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Google adds a switch for publishers to opt out of becoming AI training data

Google adds a switch for publishers to opt out of becoming AI training data


Now the Google-Extended flag in robots.txt can tell Google’s crawlers to include a site in search without using it to train new AI models like the ones powering Bard.

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Illustration of Google’s wordmark, written in red and pink on a dark blue background.
Illustration: The Verge

Google just announced it’s giving website publishers a way to opt out of having their data used to train the company’s AI models while remaining accessible through Google Search. The new tool, called Google-Extended, allows sites to continue to get scraped and indexed by crawlers like the Googlebot while avoiding having their data used to train AI models as they develop over time.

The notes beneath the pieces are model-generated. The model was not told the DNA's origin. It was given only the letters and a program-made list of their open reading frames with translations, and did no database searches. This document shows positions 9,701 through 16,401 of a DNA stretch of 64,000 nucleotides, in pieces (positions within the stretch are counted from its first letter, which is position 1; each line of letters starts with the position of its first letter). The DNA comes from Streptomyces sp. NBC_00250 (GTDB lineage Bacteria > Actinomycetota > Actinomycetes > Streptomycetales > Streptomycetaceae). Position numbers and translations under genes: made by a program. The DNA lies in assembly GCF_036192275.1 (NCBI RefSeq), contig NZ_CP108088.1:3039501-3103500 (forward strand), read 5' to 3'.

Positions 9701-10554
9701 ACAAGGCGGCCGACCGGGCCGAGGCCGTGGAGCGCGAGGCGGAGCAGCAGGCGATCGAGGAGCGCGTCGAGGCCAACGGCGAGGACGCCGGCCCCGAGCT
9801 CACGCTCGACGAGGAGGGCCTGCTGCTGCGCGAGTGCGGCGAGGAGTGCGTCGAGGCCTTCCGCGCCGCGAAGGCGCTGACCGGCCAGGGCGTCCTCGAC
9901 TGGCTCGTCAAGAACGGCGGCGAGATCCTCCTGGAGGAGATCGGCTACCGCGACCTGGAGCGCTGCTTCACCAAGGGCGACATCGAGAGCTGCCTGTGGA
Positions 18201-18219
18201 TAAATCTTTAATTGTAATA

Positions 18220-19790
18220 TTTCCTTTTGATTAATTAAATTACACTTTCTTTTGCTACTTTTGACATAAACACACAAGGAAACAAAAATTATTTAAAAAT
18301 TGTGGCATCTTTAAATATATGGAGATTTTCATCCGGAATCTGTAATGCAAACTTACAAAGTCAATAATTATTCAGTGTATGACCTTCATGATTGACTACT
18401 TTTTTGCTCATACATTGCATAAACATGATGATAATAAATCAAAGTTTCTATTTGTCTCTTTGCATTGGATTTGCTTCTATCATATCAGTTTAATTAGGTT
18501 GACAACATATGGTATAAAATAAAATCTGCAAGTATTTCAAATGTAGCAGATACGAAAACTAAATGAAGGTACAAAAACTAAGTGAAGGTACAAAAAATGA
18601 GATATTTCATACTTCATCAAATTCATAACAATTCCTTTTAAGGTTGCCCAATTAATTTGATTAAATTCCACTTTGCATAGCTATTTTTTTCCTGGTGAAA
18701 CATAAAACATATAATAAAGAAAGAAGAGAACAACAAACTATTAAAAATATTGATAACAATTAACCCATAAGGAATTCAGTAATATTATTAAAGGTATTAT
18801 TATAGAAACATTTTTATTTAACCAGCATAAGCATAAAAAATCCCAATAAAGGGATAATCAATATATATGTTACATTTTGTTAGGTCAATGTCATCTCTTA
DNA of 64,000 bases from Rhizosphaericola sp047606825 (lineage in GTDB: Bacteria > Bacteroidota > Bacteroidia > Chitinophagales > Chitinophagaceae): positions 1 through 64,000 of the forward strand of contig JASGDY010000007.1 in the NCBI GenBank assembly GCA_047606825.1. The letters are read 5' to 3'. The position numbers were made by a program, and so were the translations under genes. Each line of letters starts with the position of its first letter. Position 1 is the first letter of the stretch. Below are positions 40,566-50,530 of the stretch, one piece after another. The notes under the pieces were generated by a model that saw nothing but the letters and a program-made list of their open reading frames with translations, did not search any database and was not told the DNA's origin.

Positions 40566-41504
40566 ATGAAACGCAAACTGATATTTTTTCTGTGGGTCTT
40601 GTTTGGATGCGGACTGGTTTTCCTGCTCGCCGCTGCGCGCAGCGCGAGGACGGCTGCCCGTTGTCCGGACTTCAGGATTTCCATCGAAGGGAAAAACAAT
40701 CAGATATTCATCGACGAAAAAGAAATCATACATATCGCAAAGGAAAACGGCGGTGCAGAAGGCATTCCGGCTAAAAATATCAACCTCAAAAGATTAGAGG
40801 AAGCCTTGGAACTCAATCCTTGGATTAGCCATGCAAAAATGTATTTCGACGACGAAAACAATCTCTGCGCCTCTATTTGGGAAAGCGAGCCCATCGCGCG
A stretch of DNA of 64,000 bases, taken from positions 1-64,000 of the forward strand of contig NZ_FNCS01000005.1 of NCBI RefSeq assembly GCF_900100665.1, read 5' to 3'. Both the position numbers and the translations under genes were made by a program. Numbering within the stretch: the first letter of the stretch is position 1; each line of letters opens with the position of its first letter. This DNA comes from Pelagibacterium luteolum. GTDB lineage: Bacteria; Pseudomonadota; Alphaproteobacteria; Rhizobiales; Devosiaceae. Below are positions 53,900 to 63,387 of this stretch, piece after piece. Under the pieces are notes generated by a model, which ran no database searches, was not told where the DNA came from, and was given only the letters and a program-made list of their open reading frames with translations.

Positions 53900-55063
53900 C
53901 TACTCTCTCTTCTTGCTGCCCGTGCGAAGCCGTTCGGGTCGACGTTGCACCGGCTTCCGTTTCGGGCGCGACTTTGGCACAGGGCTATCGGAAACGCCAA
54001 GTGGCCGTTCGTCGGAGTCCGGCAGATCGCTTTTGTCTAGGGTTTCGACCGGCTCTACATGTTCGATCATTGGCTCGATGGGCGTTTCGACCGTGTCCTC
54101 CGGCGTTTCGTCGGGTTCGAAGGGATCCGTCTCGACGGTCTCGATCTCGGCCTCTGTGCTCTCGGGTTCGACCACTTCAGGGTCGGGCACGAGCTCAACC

The company says Google-Extended will let publishers “manage whether their sites help improve Bard and Vertex AI generative APIs,” adding that web publishers can use the toggle to “control access to content on a site.” Google confirmed in July that it’s training its AI chatbot, Bard, on publicly available data scraped from the web.

Google-Extended is available through robots.txt, also known as the text file that informs web crawlers whether they can access certain sites. Google notes that “as AI applications expand,” it will continue to explore “additional machine-readable approaches to choice and control for web publishers” and that it will have more to share soon.

Already, many sites have moved to block the web crawler that OpenAI uses to scrape data and train ChatGPT, including The New York Times, CNN, Reuters, and Medium. However, there have been concerns over how to block out Google. After all, websites can’t close off Google’s crawlers completely, or else they won’t get indexed in search. This has led some sites, such as The New York Times, to legally block Google instead by updating their terms of service to ban companies from using their content to train AI.